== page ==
Posted in Substance Abuse | 4 Comments »

Ferenczi, An Attitude, So says Andre Haynal: A European Analyst Hits the LA Scene

Posted by Dr. Vollmer on January 11, 2016

How do I come back to my blog in 2016? How do I not repeat my plea that psychiatrists need to return to history-taking, active listening, and thoughtful consideration of diagnoses, before plunging into the psychopharmacological rabbit hole, where patients do not know who they are or what their problem is, but they are stuck on medications which make them wonder if they, or the person who encouraged them into the mental health office, are “losing their mind.” How do I express my passion for pharmacology which sits next to my passion for understanding and explaining the inner workings of a complex mental apparatus, shaped by years of experiences, and in particular, early vulnerable experiences which lay down a foundation of neural networks which can be re-wired with monumental effort, but there are no short-cuts.

I return to my psychoanalytic roots, my training which promotes the dyad, the relationship between doctor and patient, hoping to return to the comfort of the womb, only to be reminded that my imaginary “womb” is also troubled. The doctor/patient relationship is essential for healing, any healing, but at the same time, the power differential in that relationship needs to be understood and appreciated. Patients are vulnerable, as is the physician, but there is an important asymmetry here. Patients can be persuaded to harm themselves, so often evidenced by the seduction of the patient, leading to the patient as re-victimized as a sexual object.

Once again, I find myself in this middle band, the band in which the 15 minute psychopharmacological appointment seems greedy and inappropriate to me, while at the same time, the intense psychoanalytic relationship can be used to feed the narcissism of the analyst at the expense of the patient. There is a middle band, but it is lonely and thinly available to me, in terms of like-minded colleagues. This has been my challenge, my point, in post after post.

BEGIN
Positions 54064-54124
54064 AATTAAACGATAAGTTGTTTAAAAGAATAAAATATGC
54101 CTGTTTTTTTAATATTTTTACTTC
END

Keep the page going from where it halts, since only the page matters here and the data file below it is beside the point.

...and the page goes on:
Sunday, I immersed myself, or re-immersed myself, I should say in a psychoanalytic historical lecture about Sandor Ferenczi MD, the Hungarian psychoanalyst who was one of the many proteges of Freud, before he was ex-communicated. In the early 1900s Ferenczi promoted the idea that the doctor and patient are both flowers, sitting together trying to understand one another. There is free association on both sides, he would say. André Haynal MD, a swiss psychiatrist/psychoanalyst explained Ferenczi in historical context, allowing me to propose that while Ferenczi thought he encouraged free association, perhaps he encouraged the patient to feed Ferenczi’s narcissism, to make the analyst feel good, and in so doing, the patient repeated early trauma of sacrificing oneself for the other. Dr. Haynal appreciated the discourse, and a lively discussion ensued. I found myself pathologizing a great forefather in my field, knowing the possibility that one person’s great psychoanalytic treatment could be another person’s narcissistic feeding frenzy. In other words, treatment is not measurable, but ideas are worth struggling with, to deepen understanding.

With age, I see the multiplicity of ways in which scenes can be interpreted. One person’s mental illness is another person’s creative expression. The lines are blurry. I embrace that uncertainty. Now, I need to find peers.

Posted in Psychoanalysis, Psychotherapy, Teaching Psychoanalysis | 2 Comments »

%d bloggers like this: